It is cold here in NW IA and the forecast is for colder and colder temps for several days so we were both in high gear. Bruce was cleaning and bedding cattle yards, I was hauling corn and splitting wood to fill the garage to take us through this spell. Mollie and I were driving the Gator to the house with the last load when I saw Bruce come kiting down the road with the tractor, in the driveway and to the house, slammed on the brakes and jumped out. I knew that was not a good sign.
More water troubles at the farm, the switch he replace just a week or so ago was not the entire problem. Bruce had to go to Marcus for a new pressure tank and would need my help. Not what I had in mind for the rest of the day!
The well pit is about 9 ft. deep made of cement curbing, 40" around with a lid and a smaller cap to gain access. Today we had to take the entire lid off to replace the tank, that is when the tractor comes in handy.
Out with the old....
...in with the new, ain't it purty???
|I hope it is!|
"Righty Tighty, Lefty Loosey" again.....
....wiring the switch......
At Bruce's instruction, I flipped the electric box at the light pole and then we wait, will it work??
Things are not working, Bruce is on the phone to Duane at Marcus Lumber, I'm shivering and nowhere to go.
By now the fun of taking pictures is gone, the camera goes into the pickup so now you can picture me running on errands directed by Bruce. To the shop after air tank and tester, no, it doesn't need air, it has too much pressure.
Back to the shop for a heat lamp bulb because Bruce found the old one wasn't working and Duane suggested the water line might be frozen.
Picture me running to check hydrants for water pressure and finding them not working. Then picture me checking fountains, the cows is open, the fat cattle is dry.
It is indeed a conundrum that has Bruce baffled.
One thing he does know is that the fat cattle are thirsty so picture us driving some recalcitrant cows into a yard and shutting them in. The ones bedded down in the south pens that has fresh bedding were not happy.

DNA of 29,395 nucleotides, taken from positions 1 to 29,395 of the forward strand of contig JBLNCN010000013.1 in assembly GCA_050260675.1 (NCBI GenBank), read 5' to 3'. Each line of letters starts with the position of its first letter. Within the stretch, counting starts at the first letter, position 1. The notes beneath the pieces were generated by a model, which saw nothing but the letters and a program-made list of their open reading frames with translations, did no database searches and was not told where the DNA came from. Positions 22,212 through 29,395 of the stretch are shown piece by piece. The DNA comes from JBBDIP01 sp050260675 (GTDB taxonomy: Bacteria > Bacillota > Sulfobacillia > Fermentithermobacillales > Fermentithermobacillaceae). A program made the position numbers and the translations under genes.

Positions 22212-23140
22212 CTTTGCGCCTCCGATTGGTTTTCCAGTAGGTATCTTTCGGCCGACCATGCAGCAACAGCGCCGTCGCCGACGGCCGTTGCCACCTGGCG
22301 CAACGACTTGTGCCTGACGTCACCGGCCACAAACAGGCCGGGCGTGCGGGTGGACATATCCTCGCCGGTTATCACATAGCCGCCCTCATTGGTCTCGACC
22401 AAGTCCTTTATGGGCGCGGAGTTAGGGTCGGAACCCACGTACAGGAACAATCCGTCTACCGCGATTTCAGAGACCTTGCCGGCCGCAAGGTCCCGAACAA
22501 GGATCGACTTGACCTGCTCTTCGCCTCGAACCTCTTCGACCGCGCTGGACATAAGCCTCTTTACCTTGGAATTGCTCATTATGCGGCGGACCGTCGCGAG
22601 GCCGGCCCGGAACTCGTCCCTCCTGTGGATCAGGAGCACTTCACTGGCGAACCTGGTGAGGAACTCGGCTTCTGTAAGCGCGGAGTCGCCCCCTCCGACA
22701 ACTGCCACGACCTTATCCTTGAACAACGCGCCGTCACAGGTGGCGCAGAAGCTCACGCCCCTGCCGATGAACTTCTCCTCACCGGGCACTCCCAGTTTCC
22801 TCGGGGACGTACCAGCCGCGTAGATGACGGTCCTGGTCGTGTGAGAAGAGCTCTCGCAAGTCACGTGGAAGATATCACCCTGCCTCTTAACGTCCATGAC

Picture some crabby cows.
Then picture us driving some goosey fat cattle out of their yard, down the runway to the cows fountain so they can drink, picture much running, sliding, and kicking up of heels. They think this is great fun.
Picture me not shivering so much as my blood is running from climbing gates and heading off cattle.
Bruce did hear the pressure switch turning on and off while they drank so that was good.
But why no water at the fat cattle fountain?
Then he remembered a well pit with an ill-fitting lid that could have a frozen line that feeds the fountain so he put a heat lamp in that pit and we covered it with hay bales.
Picture me in the pickup driving home, cold and wet, as it was getting dark and leaving Bruce to tie up the loose ends such as feeding cattle.
When he didn't come home, I called to see what was going on and he said everything was fine, EVERYTHING!! He found the fat cattle fountain float was stuck!!! AAUUGGGHHHH!! When he knocked it loose, water came spurting in so he switched all the cattle around, again. He isn't too concerned about the hydrants because they are the old style and don't work well in cold weather.
I'm thinking the same thing about me.
Farm life, ya gotta love it to put up with days like this.
And we don't even want to think about the possibility that we didn't need a new pressure tank after all!!